ONE WORD SUNDAY – FAME

Debbie’s theme word today is Fame.

I suddenly realised I knew a few famous people in the jazz world so digging deep down I came up with these two.

  1. First up is the great Adelaide Hall and a photograph that I think was taken sometime in the 1970’s on a visit to her flat in London. She was a lovely lady.
Adelaide Hall

2. For the next one I go further back, to the late 1950’s when I was on holiday in the Netherlands with Britain’s own Beryl Bryden who sang with most of the UK jazz bands and the top Continental groups, especially the Dutch Swing College Band and the Fatty George Band in Germany. In the UK, apart from the many bands she worked with, she played washboard on Lonnie Donegan’s famous Rock Island Line, the first skiffle success.

Their fame never rubbed off on me but their friendship was valued.

Beryl Bryden & Mari in Holland (Beryl was working with the Dutch Swing College at the time

Link to One Word Sunday at Debbie’s  here

11 thoughts on “ONE WORD SUNDAY – FAME”

    1. Were you tempted to speak to him or were you more conscious of trying not to appear impressed. I vary between the two when I’m within distance of a celeb I like. I once sat beside Edna O’Brien at a performance at The Royal Shakespeare theatre (we were both alone) but didn’t have the nerve to speak to her. As the curtain came down for the interval and my tongue loosened, she was approached by a member of the company and invited to join them in the Green Room. After that I lost all courage.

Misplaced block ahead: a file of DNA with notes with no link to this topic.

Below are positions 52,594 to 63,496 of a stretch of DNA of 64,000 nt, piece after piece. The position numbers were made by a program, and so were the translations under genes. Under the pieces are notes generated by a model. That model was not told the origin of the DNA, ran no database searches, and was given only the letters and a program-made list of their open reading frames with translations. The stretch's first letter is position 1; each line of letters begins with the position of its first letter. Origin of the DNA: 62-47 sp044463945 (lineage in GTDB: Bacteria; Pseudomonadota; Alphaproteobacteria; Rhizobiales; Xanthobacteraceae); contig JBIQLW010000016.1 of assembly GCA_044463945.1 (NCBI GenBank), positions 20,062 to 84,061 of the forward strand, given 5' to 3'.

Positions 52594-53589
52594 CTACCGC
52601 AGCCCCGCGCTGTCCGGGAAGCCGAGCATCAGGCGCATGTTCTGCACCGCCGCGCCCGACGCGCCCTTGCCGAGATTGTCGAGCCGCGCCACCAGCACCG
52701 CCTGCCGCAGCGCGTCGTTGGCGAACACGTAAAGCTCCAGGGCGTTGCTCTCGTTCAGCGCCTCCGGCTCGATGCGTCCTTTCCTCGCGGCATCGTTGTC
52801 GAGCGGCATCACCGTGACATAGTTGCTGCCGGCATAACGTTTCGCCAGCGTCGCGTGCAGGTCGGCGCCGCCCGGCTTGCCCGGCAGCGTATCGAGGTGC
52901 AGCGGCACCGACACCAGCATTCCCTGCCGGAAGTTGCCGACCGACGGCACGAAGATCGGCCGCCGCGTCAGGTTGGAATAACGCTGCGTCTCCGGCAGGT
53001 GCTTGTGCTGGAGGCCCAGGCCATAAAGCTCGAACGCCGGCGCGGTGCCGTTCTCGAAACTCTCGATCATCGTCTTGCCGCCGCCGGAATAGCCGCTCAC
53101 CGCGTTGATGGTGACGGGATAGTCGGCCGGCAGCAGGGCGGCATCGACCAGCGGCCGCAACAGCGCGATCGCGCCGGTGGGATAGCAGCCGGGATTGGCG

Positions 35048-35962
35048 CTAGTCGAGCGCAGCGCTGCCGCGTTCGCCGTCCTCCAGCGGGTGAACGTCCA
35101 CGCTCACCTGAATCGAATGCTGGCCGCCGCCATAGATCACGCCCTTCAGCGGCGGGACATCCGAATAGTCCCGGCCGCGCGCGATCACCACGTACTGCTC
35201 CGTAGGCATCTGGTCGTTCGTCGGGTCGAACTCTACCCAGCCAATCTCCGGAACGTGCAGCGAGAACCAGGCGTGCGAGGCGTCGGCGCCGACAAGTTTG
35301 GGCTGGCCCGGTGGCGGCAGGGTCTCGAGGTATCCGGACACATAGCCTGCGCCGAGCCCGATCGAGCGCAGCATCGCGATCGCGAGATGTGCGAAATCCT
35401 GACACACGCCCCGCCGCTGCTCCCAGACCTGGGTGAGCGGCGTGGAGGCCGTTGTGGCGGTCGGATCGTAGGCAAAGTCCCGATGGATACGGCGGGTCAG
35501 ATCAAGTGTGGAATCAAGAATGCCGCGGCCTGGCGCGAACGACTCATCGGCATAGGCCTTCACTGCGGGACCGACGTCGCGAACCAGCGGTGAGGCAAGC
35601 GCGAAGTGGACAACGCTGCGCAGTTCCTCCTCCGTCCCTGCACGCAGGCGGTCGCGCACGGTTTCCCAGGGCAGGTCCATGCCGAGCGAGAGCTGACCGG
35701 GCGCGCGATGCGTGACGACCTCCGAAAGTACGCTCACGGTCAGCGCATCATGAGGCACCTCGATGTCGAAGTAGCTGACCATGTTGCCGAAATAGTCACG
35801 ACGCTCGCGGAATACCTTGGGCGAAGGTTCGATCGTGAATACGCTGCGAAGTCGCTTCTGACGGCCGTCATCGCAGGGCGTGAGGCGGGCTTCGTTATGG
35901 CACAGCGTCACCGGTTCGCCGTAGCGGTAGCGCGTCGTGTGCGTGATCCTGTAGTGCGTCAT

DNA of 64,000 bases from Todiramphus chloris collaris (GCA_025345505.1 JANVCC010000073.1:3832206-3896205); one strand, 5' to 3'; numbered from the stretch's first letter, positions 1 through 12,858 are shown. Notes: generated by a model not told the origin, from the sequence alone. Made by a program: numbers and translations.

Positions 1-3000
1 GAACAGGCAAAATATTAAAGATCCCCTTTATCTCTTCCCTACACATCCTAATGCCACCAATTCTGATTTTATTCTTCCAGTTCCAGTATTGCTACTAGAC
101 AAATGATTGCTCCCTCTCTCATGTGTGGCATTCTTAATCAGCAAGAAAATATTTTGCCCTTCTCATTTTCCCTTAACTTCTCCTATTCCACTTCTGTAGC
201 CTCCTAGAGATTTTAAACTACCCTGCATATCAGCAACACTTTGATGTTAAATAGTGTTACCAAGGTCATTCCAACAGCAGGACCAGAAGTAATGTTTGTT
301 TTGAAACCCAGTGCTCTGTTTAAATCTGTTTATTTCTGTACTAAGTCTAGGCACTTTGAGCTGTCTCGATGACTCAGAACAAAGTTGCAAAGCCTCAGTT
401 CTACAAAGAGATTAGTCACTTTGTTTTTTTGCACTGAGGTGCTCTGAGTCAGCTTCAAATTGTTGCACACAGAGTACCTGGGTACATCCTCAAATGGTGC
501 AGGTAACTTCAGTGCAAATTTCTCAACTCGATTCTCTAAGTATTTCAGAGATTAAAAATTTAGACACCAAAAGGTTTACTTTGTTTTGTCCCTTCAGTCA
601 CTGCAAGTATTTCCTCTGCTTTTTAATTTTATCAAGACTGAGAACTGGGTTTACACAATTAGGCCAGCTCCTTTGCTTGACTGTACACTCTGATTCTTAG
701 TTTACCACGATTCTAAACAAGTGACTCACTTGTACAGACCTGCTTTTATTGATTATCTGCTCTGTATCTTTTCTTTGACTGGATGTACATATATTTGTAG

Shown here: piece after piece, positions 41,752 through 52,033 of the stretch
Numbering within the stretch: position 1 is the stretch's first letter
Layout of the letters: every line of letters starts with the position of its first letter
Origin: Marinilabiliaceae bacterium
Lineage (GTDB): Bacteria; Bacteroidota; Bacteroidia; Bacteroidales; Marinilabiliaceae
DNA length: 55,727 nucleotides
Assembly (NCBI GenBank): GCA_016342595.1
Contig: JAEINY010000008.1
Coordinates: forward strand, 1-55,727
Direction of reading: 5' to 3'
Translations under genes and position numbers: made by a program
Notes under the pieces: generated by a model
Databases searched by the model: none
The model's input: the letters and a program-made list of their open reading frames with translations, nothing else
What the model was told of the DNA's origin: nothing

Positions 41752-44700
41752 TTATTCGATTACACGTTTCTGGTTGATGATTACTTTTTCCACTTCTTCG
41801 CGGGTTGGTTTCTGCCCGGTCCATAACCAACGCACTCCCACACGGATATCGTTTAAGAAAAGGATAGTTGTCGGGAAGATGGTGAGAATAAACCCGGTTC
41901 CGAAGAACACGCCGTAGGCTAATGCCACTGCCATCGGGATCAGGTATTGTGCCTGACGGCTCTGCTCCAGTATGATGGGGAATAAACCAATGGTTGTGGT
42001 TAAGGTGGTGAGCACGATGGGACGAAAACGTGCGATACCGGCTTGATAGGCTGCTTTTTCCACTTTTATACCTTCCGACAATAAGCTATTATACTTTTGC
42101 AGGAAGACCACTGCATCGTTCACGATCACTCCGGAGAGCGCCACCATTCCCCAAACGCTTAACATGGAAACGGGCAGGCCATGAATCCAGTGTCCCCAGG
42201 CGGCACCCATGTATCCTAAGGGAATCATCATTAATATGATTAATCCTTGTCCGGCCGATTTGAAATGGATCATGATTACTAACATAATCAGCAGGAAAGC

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      1. The first time he was deep in conversation with someone. The second time he was at a large round table by himself – they had obviously given him the best seat in the house! On neither occasion did approaching him seem like a good idea because it would have been interrupting either his companionship or his solitude. Most Glaswegians are very blasé anyway, and just let the famous get on with their lives. “Ah kent his faither” is the attitude.*

        I’ve also just remembered standing behind Robert Carlyle in the vets once and the guy in front was trying unsuccessfully to engage him in conversation. RC was looking very unimpressed. Having said that, striking up a conversation with someone famous next to me in the theatre would be something I feel I could get away without necessarily mentioning who she was. My London relatives are always shocked when they visit that we make eye contact and even talk to strangers!

        * I knew his father – what a struggle it was getting that through autocorrect!

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    1. Thanks, Jo. Life is all about memories, isn’t it, and mine do keep me going. I just wish I’d photographed more as I lived them but back in the days, cameras only seemed to be used during holidays. My oldest friend, with whom I worked in London, are currently engaged in dredging up stories of our misspent youth in Fitzrovia and emailing each other. Kids today have no idea!

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  1. Very impressive and you always surprise me with each post about what you have achieved in your life. A life well lived and more to come. I read a comment on someone elses blog that you weren’t feeling so well. Hopefully you are coming right.

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    1. Thank you Susanne, my reply to Jo above applies to this as well. Things have been a bit grim recently, my macular problems have taken a turn for the worse and I’ve had to restrict my computer work, my reading and my TV viewing. On top of covid, missing family etc. it hasn’t been the happiest time and some days it all gets a bit much. But hey! I’m still here and that’s the thing.

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